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Volcker action at UN

New York, Dec. 18: The Volcker Committee report which brought down Natwar Singh may no longer be making daily headlines in India, but here at the UN, it is turning from a tropical storm into a cyclone.

Last week, to the surprise of many of the UN’s 191 members, Costa Rica, of all countries, forced the UN General Assembly to include “Follow-up to the recommendations of the independent inquiry committee into the UN oil-for-food programme” as an agenda item in its ongoing session.

What this means is that the report will be discussed in the coming months by the Assembly. India’s suspected dirty linen will be washed during that debate because Singh’s exit is clearly the most high-profile fallout so far of the Volcker report.

Even if it is not, it will loom large as a shadow over the debate.

At the Assembly’s general committee, which is like the business advisory committee of Parliament, India fought hard to restrict the language of the inscription of the Volcker report as an agenda item in the Assembly.

India’s permanent representative to the UN, Nirupam Sen, said he could go along with a decision to recommend inclusion of the item on the agenda as long as the text reinforced “administrative management and internal oversight” measures at the UN as a follow-up to the Volcker report.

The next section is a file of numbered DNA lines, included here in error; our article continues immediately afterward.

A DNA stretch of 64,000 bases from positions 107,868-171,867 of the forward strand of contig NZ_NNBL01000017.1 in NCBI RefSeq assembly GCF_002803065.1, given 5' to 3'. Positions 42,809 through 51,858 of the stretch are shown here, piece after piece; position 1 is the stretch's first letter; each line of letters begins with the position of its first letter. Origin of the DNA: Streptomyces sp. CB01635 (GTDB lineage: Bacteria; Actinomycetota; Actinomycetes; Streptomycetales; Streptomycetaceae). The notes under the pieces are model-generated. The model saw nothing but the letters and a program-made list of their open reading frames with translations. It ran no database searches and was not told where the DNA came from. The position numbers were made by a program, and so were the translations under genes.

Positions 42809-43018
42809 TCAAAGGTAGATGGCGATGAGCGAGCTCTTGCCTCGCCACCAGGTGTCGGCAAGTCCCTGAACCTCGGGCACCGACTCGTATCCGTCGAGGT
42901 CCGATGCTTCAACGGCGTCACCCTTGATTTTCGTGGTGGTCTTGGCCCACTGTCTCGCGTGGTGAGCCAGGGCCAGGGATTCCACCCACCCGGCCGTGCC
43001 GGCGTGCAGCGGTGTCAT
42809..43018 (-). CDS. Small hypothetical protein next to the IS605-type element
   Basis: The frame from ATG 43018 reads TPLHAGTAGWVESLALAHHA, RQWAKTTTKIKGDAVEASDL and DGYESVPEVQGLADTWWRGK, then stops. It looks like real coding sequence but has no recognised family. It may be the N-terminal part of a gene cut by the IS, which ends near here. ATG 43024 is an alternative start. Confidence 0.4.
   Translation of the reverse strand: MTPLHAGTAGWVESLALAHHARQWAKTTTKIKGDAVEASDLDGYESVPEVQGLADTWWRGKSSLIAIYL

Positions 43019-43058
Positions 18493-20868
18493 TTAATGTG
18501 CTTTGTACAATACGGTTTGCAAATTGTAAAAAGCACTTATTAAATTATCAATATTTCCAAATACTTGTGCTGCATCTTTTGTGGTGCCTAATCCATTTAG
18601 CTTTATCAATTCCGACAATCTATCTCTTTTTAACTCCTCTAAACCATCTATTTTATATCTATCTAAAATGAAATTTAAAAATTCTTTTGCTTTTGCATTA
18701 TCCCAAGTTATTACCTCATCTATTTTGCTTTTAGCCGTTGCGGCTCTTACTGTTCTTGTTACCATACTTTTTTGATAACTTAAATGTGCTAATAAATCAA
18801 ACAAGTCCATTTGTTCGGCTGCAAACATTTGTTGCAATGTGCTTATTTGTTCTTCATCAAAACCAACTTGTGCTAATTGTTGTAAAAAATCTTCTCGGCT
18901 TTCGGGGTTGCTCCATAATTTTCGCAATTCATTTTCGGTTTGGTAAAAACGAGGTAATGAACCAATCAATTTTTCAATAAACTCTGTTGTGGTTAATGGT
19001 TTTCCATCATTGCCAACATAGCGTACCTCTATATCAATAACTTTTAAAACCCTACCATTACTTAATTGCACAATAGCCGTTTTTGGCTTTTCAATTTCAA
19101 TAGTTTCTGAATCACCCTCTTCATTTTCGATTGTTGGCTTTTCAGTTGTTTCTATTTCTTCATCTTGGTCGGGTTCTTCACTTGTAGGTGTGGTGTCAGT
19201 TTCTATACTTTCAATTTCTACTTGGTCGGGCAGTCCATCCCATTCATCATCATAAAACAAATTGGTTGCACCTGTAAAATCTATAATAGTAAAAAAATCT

At Sen’s insistence, the Assembly is now likely to concentrate on improving oversight and auditing of programmes such as the Iraqi relief and less on headline-making fallouts of the report, such as Singh’s ignominy.

Yet, it is highly probable that there will at least be innuendos on the reaction in India to Volcker’s findings, if only to argue that the UN should take the report in dead earnest.

India could not oppose the Costa Rican demand in the general committee because not even one of the 21 countries on the committee was against the idea that the Assembly should be seized of the findings about the oil-for-food scam.

It was a telling reflection of the predicament in which the allegations against Singh have placed “emerging” India that all it could do was to make the best of a bad situation.

India was also not in a position to oppose the Costa Rican proposal because it highlights the present inequities at the UN with a Security Council that does not reflect UN membership and needs reform.

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